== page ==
Crystallization was initiated at 283 K using the Hydra II e-drop automated pipetting system (Matrix) on 96-well Intelli-Plates (Art Robbins) using the screening kits Crystal Screen HT, Index HT and SaltRx HT (Hampton Research). Initially, very thin needle-like crystals were observed and reproduced in hanging drops made up of 1 µl protein solution mixed with 1 µl reservoir solution. Each hanging drop was then positioned over 1 ml reservoir solution. The well was sealed with a cover slip using vacuum grease. After optimization, thick crystals were obtained using a reservoir solution containing 0.1 M bis-tris pH 5.5, 25%(w/v) PEG 3350 and 0.2 M ammonium acetate over a period of one week (Fig. 1 [triangle]). The fully grown crystals were flash-cooled in liquid nitrogen with 25%(v/v) glycerol as a cryoprotectant. X-ray diffraction data were collected at 100 K using 1° oscillations with a crystal-to-detector distance of 251 mm and a Bruker Proteum 300 CCD on beamline 6C1 at the Pohang Light Source (PLS), South Korea. A native data set was collected to 2.4 Å resolution and a MAD data set was collected to 2.5 Å resolution. Each data set was integrated and scaled using DENZO and SCALEPACK, respectively (Otwinowski & Minor, 1997 [triangle]).

3. Results and discussion

The crystallographic space group P212121 was derived by auto-indexing (Otwinowski & Minor, 1997 [triangle]) for both the native and MAD data sets, with unit-cell parameters a = 39.7, b = 65.1, c = 78.8 Å and a = 39.9, b = 78.9, c = 194.7 Å, respectively. Data-collection statistics are provided in Table 1 [triangle]. According to the Matthews coefficient calculation (Matthews, 1968 [triangle]), there is one molecule in the asymmetric unit for the native data set, with a solvent content of 36.5%, and there are two or three molecules in the asymmetric unit for the MAD data set, with solvent contents of 58.6% or 37.9%, respectively. When the SOLVE/RESOLVE programs were used to determine SeMet sites, no SeMet sites were identified using the MAD data set (data not shown). However, molecular replacement (MR) using Phaser from the CCP4 program package (McCoy et al., 2007 [triangle]) using 6-phospho­gluconolactonase from Thermotoga maritima (PDB code 1vl1; 30% sequence identity; Fig. 2 [triangle]) as a search model was successful and showed three monomers in the asymmetric unit for the MAD data set and a monomer for the native data set. The MR solution provided informative 2F oF c and F oF c electron-density maps for im­proving the model. The structural details will be described in a separate paper. Our structural data for Xoo2316 will provide an in­sight into its enzymatic mechanism and will be useful for developing antibacterial drugs against Xoo.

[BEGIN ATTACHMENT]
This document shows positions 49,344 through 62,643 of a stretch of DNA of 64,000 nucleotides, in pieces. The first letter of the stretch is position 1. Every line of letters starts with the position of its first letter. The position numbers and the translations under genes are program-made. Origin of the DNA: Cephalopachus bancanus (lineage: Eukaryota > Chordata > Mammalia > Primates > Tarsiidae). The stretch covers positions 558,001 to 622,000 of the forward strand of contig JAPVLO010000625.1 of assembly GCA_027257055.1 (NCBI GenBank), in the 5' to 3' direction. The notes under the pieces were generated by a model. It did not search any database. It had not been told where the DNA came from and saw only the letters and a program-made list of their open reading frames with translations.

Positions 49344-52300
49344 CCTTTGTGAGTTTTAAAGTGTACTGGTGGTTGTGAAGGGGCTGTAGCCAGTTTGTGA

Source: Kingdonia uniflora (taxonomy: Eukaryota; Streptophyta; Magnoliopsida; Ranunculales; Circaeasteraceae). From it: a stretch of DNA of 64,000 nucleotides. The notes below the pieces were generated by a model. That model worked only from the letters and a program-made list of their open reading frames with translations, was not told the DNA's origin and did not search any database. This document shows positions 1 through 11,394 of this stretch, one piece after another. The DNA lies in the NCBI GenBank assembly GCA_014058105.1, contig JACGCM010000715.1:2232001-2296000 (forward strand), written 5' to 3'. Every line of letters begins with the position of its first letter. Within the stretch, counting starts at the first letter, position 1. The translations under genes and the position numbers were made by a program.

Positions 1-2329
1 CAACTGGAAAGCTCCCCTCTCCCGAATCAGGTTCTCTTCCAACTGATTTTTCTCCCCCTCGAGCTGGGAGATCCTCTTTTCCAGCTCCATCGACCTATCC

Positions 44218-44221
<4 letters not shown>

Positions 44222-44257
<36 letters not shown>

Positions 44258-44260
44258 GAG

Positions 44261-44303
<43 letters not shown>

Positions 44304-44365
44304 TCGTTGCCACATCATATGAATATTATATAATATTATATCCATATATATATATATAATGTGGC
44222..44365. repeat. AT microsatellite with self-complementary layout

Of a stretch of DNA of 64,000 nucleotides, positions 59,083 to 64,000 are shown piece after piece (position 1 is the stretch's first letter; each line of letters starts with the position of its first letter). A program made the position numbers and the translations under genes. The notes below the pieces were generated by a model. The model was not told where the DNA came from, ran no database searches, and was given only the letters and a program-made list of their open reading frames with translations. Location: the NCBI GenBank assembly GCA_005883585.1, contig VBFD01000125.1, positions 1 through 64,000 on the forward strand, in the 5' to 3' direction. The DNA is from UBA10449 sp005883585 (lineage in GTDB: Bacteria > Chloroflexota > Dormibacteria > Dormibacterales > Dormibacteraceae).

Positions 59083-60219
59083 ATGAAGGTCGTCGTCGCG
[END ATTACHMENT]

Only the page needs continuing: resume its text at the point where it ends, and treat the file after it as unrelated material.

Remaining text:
Figure 2
Sequence alignment between Xoo2316 and 6PGL from T. maritima.
Table 1
Data-collection statistics

Acknowledgments

We are grateful to Dr S. S. Cha and Dr K. J. Kim for their assistance at beamline 6C1, Pohang Light Source (PLS), South Korea and to Michelle Kim from the Daewon Foreign Language High School for her assistance. This work was supported by a grant (Code No. 20070501034003) from the BioGreen 21 Program, Rural Development Administration of the Republic of Korea and by a Korea Research Foundation Grant funded by the Korean Government (MOEHRD; KRF-2006-331-C00236).

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Articles from Acta Crystallographica Section F: Structural Biology and Crystallization Communications are provided here courtesy of International Union of Crystallography